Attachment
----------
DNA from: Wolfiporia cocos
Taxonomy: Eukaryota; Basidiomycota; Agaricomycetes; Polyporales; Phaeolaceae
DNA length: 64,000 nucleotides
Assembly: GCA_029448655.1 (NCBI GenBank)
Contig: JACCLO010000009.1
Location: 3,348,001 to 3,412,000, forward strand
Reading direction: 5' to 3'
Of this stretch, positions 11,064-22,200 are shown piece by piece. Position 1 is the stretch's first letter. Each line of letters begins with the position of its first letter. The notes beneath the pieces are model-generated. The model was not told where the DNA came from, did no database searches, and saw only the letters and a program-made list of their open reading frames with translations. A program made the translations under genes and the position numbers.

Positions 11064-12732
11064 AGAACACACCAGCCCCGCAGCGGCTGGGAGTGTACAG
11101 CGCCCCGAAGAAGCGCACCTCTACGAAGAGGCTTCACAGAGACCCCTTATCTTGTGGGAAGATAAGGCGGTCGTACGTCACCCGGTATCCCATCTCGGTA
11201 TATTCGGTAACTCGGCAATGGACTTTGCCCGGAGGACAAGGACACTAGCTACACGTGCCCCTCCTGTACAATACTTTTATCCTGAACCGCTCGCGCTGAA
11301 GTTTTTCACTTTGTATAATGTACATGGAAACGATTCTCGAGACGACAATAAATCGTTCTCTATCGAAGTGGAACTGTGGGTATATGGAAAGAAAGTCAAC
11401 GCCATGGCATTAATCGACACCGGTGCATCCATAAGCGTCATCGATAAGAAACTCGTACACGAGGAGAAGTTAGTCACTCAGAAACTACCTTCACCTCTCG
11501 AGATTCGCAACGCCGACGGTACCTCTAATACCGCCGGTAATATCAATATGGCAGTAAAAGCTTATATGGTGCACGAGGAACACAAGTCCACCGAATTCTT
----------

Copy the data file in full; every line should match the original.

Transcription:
DNA from: Wolfiporia cocos
Taxonomy: Eukaryota; Basidiomycota; Agaricomycetes; Polyporales; Phaeolaceae
DNA length: 64,000 nucleotides
Assembly: GCA_029448655.1 (NCBI GenBank)
Contig: JACCLO010000009.1
Location: 3,348,001 to 3,412,000, forward strand
Reading direction: 5' to 3'
Of this stretch, positions 11,064-22,200 are shown piece by piece. Position 1 is the stretch's first letter. Each line of letters begins with the position of its first letter. The notes beneath the pieces are model-generated. The model was not told where the DNA came from, did no database searches, and saw only the letters and a program-made list of their open reading frames with translations. A program made the translations under genes and the position numbers.

Positions 11064-12732
11064 AGAACACACCAGCCCCGCAGCGGCTGGGAGTGTACAG
11101 CGCCCCGAAGAAGCGCACCTCTACGAAGAGGCTTCACAGAGACCCCTTATCTTGTGGGAAGATAAGGCGGTCGTACGTCACCCGGTATCCCATCTCGGTA
11201 TATTCGGTAACTCGGCAATGGACTTTGCCCGGAGGACAAGGACACTAGCTACACGTGCCCCTCCTGTACAATACTTTTATCCTGAACCGCTCGCGCTGAA
11301 GTTTTTCACTTTGTATAATGTACATGGAAACGATTCTCGAGACGACAATAAATCGTTCTCTATCGAAGTGGAACTGTGGGTATATGGAAAGAAAGTCAAC
11401 GCCATGGCATTAATCGACACCGGTGCATCCATAAGCGTCATCGATAAGAAACTCGTACACGAGGAGAAGTTAGTCACTCAGAAACTACCTTCACCTCTCG
11501 AGATTCGCAACGCCGACGGTACCTCTAATACCGCCGGTAATATCAATATGGCAGTAAAAGCTTATATGGTGCACGAGGAACACAAGTCCACCGAATTCTT